Also of note…she collaborated with EDM power players W&W on a song called “The Light.” Listen to that one below.
AI shared a new song in late 2019 called “Fireburst,” a surging number produced by TeddyLoid, and a few months later dropped a new EP called Replies, which you can listen to above. That one saw AI working with a new set of producers, expanding her sonic vocabulary even further to include soaring near-ballads such as “The Miracle” and bubbly digi-age funk on “Again.” It features some of her best material to date, and hints at all kinds of directions she can go moving forward.
Five Essential Songs
“Hello, Morning” (2018)
Kizuna AI’s first song — done with Yunomi — stands as one of her most joyful, with big confetti-cannons of drops boosting the energy up.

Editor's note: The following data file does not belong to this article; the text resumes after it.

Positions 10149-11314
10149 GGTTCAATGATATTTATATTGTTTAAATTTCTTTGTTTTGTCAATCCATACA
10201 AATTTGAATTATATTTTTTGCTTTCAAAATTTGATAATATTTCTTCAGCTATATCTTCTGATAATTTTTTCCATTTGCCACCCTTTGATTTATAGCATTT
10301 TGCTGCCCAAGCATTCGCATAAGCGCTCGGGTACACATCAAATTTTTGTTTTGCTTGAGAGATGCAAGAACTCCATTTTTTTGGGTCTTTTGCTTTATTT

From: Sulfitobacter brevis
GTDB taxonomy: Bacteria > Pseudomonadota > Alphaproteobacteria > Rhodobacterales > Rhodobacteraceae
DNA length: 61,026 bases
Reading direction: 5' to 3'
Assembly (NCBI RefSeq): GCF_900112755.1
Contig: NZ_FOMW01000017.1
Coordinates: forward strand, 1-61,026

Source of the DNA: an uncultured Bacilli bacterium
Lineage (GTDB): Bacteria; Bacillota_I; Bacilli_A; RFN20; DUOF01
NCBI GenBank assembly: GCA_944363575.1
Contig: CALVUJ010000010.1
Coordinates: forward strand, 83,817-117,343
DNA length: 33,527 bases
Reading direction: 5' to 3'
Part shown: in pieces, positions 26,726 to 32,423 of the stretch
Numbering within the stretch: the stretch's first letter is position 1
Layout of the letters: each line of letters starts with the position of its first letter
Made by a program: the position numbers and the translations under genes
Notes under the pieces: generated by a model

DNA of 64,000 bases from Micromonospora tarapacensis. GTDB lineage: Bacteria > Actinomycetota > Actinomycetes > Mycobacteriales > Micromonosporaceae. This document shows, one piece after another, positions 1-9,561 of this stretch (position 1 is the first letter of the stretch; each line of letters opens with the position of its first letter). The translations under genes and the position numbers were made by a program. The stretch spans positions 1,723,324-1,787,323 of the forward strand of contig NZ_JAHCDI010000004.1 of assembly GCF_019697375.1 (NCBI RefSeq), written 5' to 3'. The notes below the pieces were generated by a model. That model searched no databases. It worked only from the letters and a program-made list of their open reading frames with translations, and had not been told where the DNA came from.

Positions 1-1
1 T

“meet you” (2018)
A lot of electronic artists have teamed up with AI, but De De Mouse’s springy sound works especially well with her, as demonstrated on this strutting cut.
“AIAIAI” Featuring Yasutaka Nakata (2019)
This high-profile meeting resulted in AI’s biggest pop stab yet.
“The Miracle” (2020)
“The Miracle” creeps close to being a ballad, but the song always has enough kick to make sure the energy never dips too low.
The last song on her Replies release is also a career highlight, a funk-tinged electropop number featuring a lot of joy flowing throughout.